I think the most exciting aspect of nutrition is really one in particular, the Mediterranean diet. There’s anti-inflammatory properties within the food options. I think the Mediterranean diet also is more forgiving. There’s so many more options. It’s not as restrictive. And I like that. When we have patients going through their cancer treatments, there’s a lot of do’s and don’ts, but with the Mediterranean diet, they can have lean proteins. They can have fish, fruits, vegetables, healthy grains. I like the Mediterranean diet. Another aspect of nutrition that is so fascinating is the world of mushrooms. To learn more about the properties within a specific mushrooms, I would say what I’ve learned is to avoid the white button mushrooms that we find raw in our salad bars. Stay away from those. But more of the Asian mushrooms, maitake, shiitake, reishi mushrooms, turkey tail, lion’s mane they have properties when cooked properly. They have anti-inflammatory effects through the cell wall, the beta glucans. Once we ingest them, our body can recognize them, enhance an inflammatory response that is actually favorable for fighting cancer. The studies and the data that we have, I think it’s emerging. But we can actually start to heal with something as simple as mushrooms.
A hundred percent. And that’s something that I actually incorporated into my healing journey all those years ago. And even to today, I take host defense, which is a supplement that you can take either via spray, through veggie capsule and it’s phenomenal to help keep your immune system strong. Going into another area that we get asked a lot is, how to bring up wanting a more integrative approach to treatment with their oncologists. What would your advice be to patients who want to pursue a more natural approach, but are concerned that their oncologists won’t support them?
Dr. Sarah Ali:
Oh, that’s a great question. I think what I’ve noticed with patients is they’re scared to bring it up. They think we’re not going to support them. And one of the questions that I like to ask from the get-go in the very beginning is I get to know my patients is what are your values? What’s important to you, and can we work on this together? And the answer is always, yes, we can work on this together, but it’s really, I just want to know what’s important to them and something I would discourage for majority of my patients is something alternative. Because I am a conventional oncologist, I see great value in chemotherapy, and then that the treatments that we do, but I feel passionately that we can integrate the other modalities and we can work together. So with whatever patients have in mind I try to encourage a very open and honest communication in the office. What are they doing? What are they curious about? And is this going to have a negative impact on treatments? What are some things that we need to look out for? Do I need to monitor them with blood work a little bit more carefully? If I see something that is going to be obviously harmful, then that’s the discussion we’re going to have, but if there are other modalities of treatments, then I try to make them feel as comfortable about it, and so we can work together. That’s the fun of integration is that we don’t have to do one or the other. We can do both.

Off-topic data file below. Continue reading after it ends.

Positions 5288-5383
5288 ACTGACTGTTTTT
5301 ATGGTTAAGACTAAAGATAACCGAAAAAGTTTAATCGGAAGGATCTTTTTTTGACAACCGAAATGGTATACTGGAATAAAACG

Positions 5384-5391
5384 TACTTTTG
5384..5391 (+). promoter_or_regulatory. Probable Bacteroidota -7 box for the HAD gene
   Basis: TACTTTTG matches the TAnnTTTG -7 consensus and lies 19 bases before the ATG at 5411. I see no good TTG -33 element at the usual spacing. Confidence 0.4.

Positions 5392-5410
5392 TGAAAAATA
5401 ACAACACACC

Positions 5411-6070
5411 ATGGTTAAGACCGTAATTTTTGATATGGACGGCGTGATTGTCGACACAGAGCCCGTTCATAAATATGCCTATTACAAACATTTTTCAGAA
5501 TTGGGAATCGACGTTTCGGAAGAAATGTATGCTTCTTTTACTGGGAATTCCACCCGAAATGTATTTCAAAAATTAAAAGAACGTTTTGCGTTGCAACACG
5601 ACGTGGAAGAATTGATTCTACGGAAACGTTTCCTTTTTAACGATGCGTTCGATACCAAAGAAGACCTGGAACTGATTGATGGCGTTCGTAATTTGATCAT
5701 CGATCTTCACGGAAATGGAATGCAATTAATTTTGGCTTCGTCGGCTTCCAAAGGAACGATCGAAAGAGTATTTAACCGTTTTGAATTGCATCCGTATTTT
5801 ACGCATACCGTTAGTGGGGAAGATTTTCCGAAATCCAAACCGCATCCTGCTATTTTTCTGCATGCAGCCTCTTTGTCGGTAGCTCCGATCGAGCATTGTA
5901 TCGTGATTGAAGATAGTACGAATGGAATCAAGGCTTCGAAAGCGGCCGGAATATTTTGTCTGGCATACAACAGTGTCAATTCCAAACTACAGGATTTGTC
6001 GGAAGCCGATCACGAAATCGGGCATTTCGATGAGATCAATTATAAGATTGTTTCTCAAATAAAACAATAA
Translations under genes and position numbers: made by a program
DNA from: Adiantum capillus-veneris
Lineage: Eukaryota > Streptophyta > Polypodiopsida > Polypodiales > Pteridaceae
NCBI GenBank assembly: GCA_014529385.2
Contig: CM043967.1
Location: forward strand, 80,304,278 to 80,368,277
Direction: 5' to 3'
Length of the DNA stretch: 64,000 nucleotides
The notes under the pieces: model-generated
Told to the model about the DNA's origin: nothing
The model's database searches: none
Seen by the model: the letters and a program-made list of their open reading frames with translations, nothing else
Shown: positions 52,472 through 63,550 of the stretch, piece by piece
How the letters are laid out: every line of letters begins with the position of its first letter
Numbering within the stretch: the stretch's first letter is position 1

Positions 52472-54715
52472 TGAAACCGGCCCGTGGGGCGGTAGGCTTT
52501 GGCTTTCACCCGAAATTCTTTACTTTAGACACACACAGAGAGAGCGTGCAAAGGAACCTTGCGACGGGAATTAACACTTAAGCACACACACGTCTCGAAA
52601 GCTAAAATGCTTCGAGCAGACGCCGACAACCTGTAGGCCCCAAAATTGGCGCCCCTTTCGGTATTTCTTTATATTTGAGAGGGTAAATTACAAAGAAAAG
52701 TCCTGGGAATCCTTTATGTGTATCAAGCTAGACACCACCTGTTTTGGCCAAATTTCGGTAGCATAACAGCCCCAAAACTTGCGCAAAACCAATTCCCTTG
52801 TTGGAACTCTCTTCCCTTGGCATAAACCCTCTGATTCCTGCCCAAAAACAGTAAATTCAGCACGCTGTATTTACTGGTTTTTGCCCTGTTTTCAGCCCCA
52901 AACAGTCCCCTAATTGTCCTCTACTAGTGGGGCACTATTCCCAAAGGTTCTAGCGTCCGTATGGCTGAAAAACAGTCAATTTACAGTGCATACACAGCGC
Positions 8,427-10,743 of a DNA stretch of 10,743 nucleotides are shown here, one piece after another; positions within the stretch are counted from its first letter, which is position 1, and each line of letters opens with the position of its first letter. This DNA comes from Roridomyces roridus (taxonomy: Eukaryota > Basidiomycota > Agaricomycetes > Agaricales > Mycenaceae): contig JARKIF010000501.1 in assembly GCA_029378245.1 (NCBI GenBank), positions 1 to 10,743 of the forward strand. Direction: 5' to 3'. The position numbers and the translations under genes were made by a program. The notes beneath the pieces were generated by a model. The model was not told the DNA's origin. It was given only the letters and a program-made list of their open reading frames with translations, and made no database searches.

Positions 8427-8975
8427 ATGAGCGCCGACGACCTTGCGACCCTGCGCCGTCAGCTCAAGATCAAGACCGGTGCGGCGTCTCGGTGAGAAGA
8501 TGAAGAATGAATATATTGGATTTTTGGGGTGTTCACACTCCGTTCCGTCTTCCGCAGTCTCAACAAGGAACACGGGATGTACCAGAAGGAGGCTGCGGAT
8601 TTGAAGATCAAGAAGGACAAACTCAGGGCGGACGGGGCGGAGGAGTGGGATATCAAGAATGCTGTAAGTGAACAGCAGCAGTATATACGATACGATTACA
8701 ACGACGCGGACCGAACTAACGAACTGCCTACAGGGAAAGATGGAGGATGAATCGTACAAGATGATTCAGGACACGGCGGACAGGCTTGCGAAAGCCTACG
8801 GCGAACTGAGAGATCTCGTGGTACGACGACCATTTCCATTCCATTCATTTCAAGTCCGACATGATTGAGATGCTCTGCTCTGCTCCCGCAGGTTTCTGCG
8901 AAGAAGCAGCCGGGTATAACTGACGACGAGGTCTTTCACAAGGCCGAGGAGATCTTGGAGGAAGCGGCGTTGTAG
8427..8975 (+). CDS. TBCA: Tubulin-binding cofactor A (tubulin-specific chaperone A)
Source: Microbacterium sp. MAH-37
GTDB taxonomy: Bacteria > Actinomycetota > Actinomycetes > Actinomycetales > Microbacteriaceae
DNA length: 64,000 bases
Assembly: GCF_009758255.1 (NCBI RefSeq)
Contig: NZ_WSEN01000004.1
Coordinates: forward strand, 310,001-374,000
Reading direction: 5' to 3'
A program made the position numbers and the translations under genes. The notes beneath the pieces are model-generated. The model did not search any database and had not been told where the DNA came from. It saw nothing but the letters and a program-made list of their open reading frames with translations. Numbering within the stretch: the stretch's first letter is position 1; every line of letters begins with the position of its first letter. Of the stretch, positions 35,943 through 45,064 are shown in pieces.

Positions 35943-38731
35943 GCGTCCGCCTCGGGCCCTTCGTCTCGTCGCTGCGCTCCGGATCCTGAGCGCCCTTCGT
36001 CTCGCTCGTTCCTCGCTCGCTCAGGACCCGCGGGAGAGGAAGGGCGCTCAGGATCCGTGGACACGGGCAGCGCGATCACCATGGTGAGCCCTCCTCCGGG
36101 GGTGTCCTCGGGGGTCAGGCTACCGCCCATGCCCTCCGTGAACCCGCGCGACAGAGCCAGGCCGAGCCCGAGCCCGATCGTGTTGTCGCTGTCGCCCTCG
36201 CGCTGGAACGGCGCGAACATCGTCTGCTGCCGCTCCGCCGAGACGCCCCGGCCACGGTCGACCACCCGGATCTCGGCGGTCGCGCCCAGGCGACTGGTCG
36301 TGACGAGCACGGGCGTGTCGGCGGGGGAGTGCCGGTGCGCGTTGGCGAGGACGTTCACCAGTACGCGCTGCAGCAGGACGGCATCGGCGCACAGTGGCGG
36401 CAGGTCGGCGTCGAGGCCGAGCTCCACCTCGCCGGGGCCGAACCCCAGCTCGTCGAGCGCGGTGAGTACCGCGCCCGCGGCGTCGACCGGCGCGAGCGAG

That’s such great advice. And I really believe that it’s important to have this team approach to your care. When we, at Believe Big, were talking to individuals who were sharing how, like you said, it’s really important to find an oncologist like yourself that is open and humble enough to listen to a patient’s desire for a more integrative approach, and to make sure you have that person on your team who is willing to listen and that’s just so valuable to a patient. So I’m really grateful that you are one of those who listens to their patients.
Dr. Sarah Ali:
Thank you. We don’t know everything. We have so much more access to information now than ever before. And just to, to have that collaboration with our patients, if they have something that they want to try, or if there’s emerging data that doesn’t look like conventional FDA approval just yet, then first do no harm, but let’s see what we can do. I feel integrated medicine can give our patients an opportunity for better outcomes, even less toxicity, have longer remissions and even higher cure rates. If we can start to incorporate all of these modalities of diet, nutrition, exercise, energy, medicine, acupuncture, even spirituality. What we feed our minds, and the human potential, when we start to believe in a positive outcome, what our bodies can do and how we can respond and align ourselves with wellness and health during a time that is pretty scary. We have great potential.
Yeah, definitely. One aspect Dr. Ali that isn’t spoken about in conventional medicine is that watchful waiting period when the patient has had their labs and most oncologists say everything looks good. Let’s wait and see for three months. And we’re always sharing with patients. Don’t wait and see. This is really a time to continue with healing, to continue to move forward in, in your nutrition and the other aspects of your health. How has your perspective on that watchful waiting period with your patient?
Dr. Sarah Ali: